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How to invest in sport as an investment opportunity

By: Justin Harper
'There aren't that many companies that can claim a higher brand loyalty than sport'
‘There aren’t that many companies that can claim a higher brand loyalty than sport’ 

While most men love watching and playing sport, some take it a step further and invest in it.

Professional sports leagues and teams are big business once you factor in their gate receipts, TV rights and clothing ranges and accessories. Some of the players themselves are as famous as movie stars, with multi-million dollar incomes from sponsorship deals and prize money. So what do you need to know before you look to get a piece of this lucrative action?

Like any other form of investment, there are risks involved in sports investing. Clubs, like companies, can rise or fall in value at the drop of a hat. But there are also some very positive fundamentals. Sports teams, be they football, rugby or cricket, have a strong emotional attachment with their audiences. There aren’t a lot of companies that can claim a higher brand loyalty to their businesses. Typically, this means a fan’s dollars will follow their hearts. Viewing of live sporting events on mobile devices is growing rapidly, as well as on satellite radio and pay-per-view TV. All of these distribution channels are revenue drivers for these businesses.

Another major advantage that big sports teams have is that they enjoy repeat business; most people don’t just own one t-shirt of their favourite team, they own several, buying a new (and costly) strip each year. Many families pass down season tickets to their children, instilling further brand loyalties for future generations.

However, on the downside, sports teams are not immune from economic shocks. Demand for sports entertainment depends on the economic climate. The sluggish recovery of the world economy has hurt attendances at many sporting events. Then there are the regular sports scandals that can see a team’s or star player’s value plummet overnight.

While you may not be able to invest directly in stars like Tiger Woods, taking a punt on Nike which is major sponsor of the US golfer could be an indirect way to cash in on his regained popularity. Nike, like fellow sportswear giant Adidas, is a publicly-listed company.

Another indirect way to invest in your favourite sports team or player is via collectibles. Football cards, autographed balls and boots along with seats from old stadiums can be worth a small fortune, especially if they have an interesting history.

In the most recent edition of Deloitte’s annual “Football Money League”, published earlier this year, Real Madrid were crowned winners, completing a record breaking 9th consecutive year at the summit with revenues of €518.9m. The key to Real Madrid’s success has been their ability to generate significant commercial revenue on a global scale.

The total revenue of Europe’s top 20 earning football clubs is now set to top €5bn annually. While the majority of the top clubs remain privately owned, several of Europe’s elite clubs are publically listed: Celtic is listed on AIM, Manchester United is listed on NYSE, AS Roma and Juventus Football Club are both listed on Borsa Italiana, while Germany’s Borussia Dortmund is on Xetra.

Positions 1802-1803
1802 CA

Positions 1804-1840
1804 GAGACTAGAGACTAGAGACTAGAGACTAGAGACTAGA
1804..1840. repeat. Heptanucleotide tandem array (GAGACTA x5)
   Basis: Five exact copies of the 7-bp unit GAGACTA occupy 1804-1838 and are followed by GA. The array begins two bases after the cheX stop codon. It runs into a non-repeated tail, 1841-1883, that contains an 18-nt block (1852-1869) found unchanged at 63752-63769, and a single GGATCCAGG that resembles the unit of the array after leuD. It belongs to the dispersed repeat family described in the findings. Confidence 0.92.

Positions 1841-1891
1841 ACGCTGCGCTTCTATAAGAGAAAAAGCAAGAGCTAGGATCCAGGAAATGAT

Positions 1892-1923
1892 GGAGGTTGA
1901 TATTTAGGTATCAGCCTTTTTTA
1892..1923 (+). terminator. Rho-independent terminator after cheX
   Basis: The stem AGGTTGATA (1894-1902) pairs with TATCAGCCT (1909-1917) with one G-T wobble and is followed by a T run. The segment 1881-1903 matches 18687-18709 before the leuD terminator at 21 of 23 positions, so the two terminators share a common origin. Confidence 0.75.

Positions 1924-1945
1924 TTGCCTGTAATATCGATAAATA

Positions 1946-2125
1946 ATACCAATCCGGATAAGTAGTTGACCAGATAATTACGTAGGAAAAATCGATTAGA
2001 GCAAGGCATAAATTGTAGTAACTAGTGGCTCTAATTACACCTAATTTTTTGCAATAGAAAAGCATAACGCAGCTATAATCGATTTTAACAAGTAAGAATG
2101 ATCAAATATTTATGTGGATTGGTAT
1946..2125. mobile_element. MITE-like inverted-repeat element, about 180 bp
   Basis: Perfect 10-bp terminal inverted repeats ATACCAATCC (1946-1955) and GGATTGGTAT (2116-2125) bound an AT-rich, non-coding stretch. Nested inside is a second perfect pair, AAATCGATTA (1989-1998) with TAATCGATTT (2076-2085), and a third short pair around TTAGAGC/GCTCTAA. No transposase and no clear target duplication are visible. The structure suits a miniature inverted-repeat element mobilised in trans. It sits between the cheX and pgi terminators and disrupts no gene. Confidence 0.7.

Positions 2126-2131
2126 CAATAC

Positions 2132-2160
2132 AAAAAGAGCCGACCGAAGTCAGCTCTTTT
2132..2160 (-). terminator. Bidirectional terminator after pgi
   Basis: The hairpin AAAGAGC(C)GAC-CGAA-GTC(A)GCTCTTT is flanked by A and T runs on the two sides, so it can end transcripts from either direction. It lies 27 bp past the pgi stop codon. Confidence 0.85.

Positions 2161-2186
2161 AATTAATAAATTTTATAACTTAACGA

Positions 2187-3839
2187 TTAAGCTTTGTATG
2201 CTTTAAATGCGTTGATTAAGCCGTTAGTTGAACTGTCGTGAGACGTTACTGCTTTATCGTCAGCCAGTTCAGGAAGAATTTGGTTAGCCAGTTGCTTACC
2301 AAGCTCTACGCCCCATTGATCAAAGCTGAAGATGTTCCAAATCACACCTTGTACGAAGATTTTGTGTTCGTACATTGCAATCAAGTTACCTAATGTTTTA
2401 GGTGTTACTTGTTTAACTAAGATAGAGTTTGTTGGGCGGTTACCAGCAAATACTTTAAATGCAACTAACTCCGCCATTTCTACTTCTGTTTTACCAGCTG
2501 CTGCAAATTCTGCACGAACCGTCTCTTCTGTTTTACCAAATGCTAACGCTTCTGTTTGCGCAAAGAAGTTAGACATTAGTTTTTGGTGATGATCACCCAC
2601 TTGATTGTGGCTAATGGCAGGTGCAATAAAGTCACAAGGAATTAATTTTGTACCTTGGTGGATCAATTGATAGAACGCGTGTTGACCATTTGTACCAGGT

Real Madrid, winners of Deloitte's Football Money League
Real Madrid were crowned winners of Deloitte’s ‘Football Money League’ 

Favourite EPL team Manchester United endured a tough first season without Sir Alex Ferguson both on and off the pitch. The immediate aftermath of Sir Alex Ferguson’s retirement in May last year led to a fall in Manchester United’s share price by almost six percent to a day’s low of $17.73, reducing the club’s value by almost £100m.

The share price, like United’s performances post-Ferguson, has been volatile ever since. Expiring sponsorship deals such as Hublot, the luxury watchmaker and failure to qualify for the lucrative Champion’s League have all taken their toll. This saw the share price tumble to a low of around $14 in January. At the time of writing it was above $16, showing some slight recovery despite the team’s patchy start to the 2014/15 season.

Manchester United was on the PR offensive after their January low, announcing the club would seek lucrative friendlies in the Middle East, the US and India if they failed to salvage European qualification. The tour of India seemed to particularly interest investors. The club claims to have 35 million followers in the country although previous efforts to visit India have always proved difficult in pre-season.

Sadly, United’s strong title rivals Chelsea and Manchester City are both privately owned by rich tycoons so no chance of cashing in on their success anytime soon.

Arsenal shares, on the other hand, are publically traded – but be warned, they’re not cheap. One share will set you back around £15,000, so you’ll need to start saving up. Arsenal shares can be bought and sold through the independent “Fanshare” scheme, or directly on the ISDX market.

However, rather than being a money-making venture, the shares are designed for Arsenal fans to have a stake in the ownership of the club. The largest individual shareholder of Arsenal shares is American business entrepreneur Stan Kroenke, who owns more than 66 percent of the club.